It appears that a single gene variation provides clues as to how rapidly Alzheimer's disease will progress, according to an international investigation of tau proteins in cerebrospinal fluid (CSF), which was led by Washington University School of Medicine in St. Louis. The findings were reported online yesterday in the journal Public Library of Science Genetics.
It has recently been established in multiple studies that elevated levels of this protein in cerebrospinal fluid indicate Alzheimer's, and that because symptoms can reveal themselves slowly, testing levels of tau would offer a glimpse into the future--a red pill, if you will, on the nature of our own cognition as we age.
But the red pill has grown more sophisticated. It seems we can now tell not only whether we carry some dormant beginnings of Alzheimer's within, but also whether it will progress slowly or more like wildfire.
"Until now, most studies of genetic risks associated with Alzheimer's disease have looked at the risk of developing the disease, not the speed at which you will progress once you have it," says senior investigator Alison Goate. "The genetic marker we've identified deals with progression."
The team of experts analyzed 846 patients with elevated levels of tau, looking specifically at single DNA variations. What they discovered was that a genetic marker--a phosphorylated form of the protein (ptau)--is associated with rapid progression of the disease, and those who carry this marker have higher tau levels at all stages of the disease than those who do not.
"We have looked at data from three separate, international studies, and in all three, we found the same association," says first author Carlos Cruchaga, an assistant professor of psychiatry at Washington University. "So we are confident that it is real and that this gene variant is associated with progression in Alzheimer's disease. Other neurodegenerative conditions, like Parkinson's disease, don't produce elevated ptau in the CSF. It's only found in Alzheimer's disease."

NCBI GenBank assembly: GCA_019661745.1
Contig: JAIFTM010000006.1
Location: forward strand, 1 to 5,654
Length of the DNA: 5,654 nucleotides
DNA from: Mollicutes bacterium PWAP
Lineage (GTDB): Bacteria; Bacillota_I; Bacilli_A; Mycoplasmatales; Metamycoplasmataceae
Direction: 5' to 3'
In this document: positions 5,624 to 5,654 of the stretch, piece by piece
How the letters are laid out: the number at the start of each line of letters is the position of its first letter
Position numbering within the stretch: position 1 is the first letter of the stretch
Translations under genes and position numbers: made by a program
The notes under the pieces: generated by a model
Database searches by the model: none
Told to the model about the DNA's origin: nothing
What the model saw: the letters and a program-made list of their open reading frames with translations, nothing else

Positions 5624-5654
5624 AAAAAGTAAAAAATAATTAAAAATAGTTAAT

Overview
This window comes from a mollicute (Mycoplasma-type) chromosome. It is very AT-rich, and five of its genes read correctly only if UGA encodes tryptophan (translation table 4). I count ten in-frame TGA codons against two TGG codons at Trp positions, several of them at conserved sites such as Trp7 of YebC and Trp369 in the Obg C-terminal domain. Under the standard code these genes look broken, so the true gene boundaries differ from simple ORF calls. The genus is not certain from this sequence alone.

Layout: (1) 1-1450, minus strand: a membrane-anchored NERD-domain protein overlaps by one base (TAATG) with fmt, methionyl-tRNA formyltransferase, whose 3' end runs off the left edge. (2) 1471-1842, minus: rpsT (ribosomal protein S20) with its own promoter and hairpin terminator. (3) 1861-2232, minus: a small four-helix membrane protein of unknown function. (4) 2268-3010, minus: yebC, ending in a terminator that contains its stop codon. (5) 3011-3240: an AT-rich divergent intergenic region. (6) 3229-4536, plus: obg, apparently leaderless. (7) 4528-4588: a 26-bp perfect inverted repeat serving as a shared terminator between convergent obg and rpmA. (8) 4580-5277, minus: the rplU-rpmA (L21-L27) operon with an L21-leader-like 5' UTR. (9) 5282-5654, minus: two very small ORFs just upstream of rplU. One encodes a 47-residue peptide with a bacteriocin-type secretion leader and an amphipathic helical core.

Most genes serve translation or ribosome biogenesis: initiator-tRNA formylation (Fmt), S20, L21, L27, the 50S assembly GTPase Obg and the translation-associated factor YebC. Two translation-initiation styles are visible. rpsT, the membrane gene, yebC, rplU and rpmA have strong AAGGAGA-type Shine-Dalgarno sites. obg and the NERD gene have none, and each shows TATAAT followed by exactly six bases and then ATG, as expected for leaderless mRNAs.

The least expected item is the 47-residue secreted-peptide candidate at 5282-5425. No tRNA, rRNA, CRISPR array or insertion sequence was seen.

In their news release, the authors suggest that knowing the rate of progression may actually be more useful than knowing whether the disease is present, because dealing with mild impairment is entirely different (for the afflicted as well as the caregivers) than dealing with severe dementia.
For those who prescribe to the blue pill approach when it comes to aging and death, there may be some comfort in knowing that in our lifetime we may be able to decrease or manipulate ptau in such a way as to at least slow the progression of Alzheimer's, the researchers say.
And as with so many diseases, the earlier the diagnosis, the greater the chance of survival--or, to be more accurate, postponement.
I am reminded of the September 10, 2001 New Yorker essay, My Father's Brain, by Jonathan Franzen, who belongs to that rare breed of authors who make the cover of Time and inspire all sorts of intellectual crushes (OK, mine), and who happens to hail from St. Louis, where this research was conducted.
In the essay, which happened to be published the day I turned 22, which was the day before the towers fell and the country began to undergo its own experiment in the collective memory of tragedy, Franzen describes dealing with a parent afflicted by Alzheimer's more elegantly than anything I've yet read on the subject:
After we'd kissed him goodbye and signed the forms that authorized the brain autopsy, after we'd driven through flooding streets, my mother sat down in our kitchen and uncharacteristically accepted my offer of undiluted Jack Daniel's. "I see now," she said, "that when you're dead you're really dead." This was true enough. But in the slow-motion way of Alzheimer's, my father wasn't much deader now than he'd been two hours or two weeks or two months ago. We'd simply lost the last of the parts out of which we could fashion a living whole. There would be no new memories of him. The only stories we could tell now were the ones we already had.
If you had the chance, would you take the red pill? Save your loved ones the pain of guessing? The legions of people who suffer through colonoscopies and mammograms and biopsies suggest that many of us would. It's the yearning to know so that we might better manipulate the outcome.
So the question then becomes, what do we do if we carry the marker that points to rapid decline? It is the ultimate irony--not wanting to lose self-awareness, yet suffering because of it.